Liked by 1 person

  7. I don’t have a dysfunctional relationship with my mother or my daughters, but perhaps that’s just because I’m oblivious (or because I’m a guy and that gives me a free pass). I’ve given up on books valued by prize judges, they’re obviously looking for something that I’m not.


    • I think we are going through a phase in writing schools, in publishing and awards, where narcissism rules, and the preoccupation is with awful lives, each one more awful than the last. Inevitably, some of these are good, well-written novels, but equally inevitably, a lot of it is dreary dross. No wonder so many people are depressed and unhappy if this is their reading diet. I’m reading Richard Fidler’s Sagaland to clear my head of this one.


  8. Um. For all the problems you cite with the narrative I think I won’t be going near this (and I admire you for finishing it). Particularly your point about there being two parents for a child, and so two who should take responsibility. I don’t want to read all happy-clappy, superficial stuff, but this sounds just depressing…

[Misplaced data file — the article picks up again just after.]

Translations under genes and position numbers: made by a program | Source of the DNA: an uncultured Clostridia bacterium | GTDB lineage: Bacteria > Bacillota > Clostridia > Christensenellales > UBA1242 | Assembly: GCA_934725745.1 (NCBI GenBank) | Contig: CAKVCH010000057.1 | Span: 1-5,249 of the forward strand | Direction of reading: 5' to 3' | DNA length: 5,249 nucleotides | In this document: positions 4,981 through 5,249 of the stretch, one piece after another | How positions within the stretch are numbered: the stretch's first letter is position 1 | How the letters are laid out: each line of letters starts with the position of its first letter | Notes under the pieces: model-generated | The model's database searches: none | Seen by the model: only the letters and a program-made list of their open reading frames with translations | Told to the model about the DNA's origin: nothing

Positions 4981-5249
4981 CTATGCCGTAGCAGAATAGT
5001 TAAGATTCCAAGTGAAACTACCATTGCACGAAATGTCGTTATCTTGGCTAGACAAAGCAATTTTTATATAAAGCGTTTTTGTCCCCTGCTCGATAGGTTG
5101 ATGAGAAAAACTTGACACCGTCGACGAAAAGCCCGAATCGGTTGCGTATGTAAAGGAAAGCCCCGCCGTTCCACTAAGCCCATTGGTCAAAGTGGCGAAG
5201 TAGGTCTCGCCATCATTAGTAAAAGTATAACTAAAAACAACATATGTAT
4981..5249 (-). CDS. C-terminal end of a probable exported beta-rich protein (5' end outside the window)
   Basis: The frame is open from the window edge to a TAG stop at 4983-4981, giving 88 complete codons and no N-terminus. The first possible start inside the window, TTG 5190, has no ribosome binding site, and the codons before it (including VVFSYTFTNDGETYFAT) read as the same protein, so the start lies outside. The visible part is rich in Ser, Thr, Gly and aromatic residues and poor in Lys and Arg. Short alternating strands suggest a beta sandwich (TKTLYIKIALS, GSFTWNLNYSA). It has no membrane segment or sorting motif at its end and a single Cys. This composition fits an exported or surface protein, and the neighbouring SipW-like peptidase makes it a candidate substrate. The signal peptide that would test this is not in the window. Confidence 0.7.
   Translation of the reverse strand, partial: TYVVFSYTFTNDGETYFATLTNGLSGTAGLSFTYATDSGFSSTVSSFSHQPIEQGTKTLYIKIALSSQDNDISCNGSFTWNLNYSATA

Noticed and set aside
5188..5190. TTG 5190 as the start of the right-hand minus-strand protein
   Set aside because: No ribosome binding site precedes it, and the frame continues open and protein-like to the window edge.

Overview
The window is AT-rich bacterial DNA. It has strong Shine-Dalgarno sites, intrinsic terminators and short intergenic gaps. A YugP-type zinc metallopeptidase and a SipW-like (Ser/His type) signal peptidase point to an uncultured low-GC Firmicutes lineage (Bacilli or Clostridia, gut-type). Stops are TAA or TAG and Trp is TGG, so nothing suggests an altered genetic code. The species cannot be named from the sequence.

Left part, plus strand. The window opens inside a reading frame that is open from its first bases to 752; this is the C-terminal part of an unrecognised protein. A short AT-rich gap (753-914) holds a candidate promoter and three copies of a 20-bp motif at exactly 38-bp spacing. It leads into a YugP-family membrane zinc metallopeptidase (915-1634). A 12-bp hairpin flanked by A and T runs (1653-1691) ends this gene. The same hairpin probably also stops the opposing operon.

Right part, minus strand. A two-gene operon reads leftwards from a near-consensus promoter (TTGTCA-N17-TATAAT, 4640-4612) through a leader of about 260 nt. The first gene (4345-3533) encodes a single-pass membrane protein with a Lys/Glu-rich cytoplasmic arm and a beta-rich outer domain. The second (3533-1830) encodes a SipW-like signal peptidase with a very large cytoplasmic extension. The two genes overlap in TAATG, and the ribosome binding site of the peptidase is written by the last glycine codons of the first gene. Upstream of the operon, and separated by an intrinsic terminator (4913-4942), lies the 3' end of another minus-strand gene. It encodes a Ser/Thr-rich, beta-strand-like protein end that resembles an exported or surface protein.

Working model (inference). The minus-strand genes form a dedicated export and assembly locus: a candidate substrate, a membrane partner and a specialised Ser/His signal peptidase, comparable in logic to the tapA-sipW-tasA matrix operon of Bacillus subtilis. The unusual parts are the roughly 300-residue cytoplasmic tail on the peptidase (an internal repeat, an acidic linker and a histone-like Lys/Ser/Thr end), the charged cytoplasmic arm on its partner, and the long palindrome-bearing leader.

• Exactly. Anyone who reads this blog knows I’m no Pollyanna, (though there’s a time and a place for being one, it’s a handy tool to have in the mental health kitbag) but these things are all the same: I’m sad. It’s someone else’s fault. The End.
      If I had my way, I’d make all the writing schools teach one of Fay Weldon’s early novels. We women had A Lot to be sad and angry about back then, but she had a way of skewering the issue and making us laugh at the same time.

      Liked by 1 person

  9. Yep, some authors of synopsis are so good, that you want to devour a book, and then you realize the synopsis may have been the best part!!


  10. Thanks for taking this one for the team Lisa.
    I had been mildly interested in reading it, for the fraught mother-daughter dynamic, but can safely leave it on the shelf now.


    • LOL Maybe the team could write the mother-daughter novel that’s needed…

      Liked by 1 person

  11. Pass!


  12. […] Land was just what I needed after the unedifying experience of reading Burnt Sugar.  It’s a travel book of sorts: a memoir of time spent in Iceland, where ABC radio presenter […]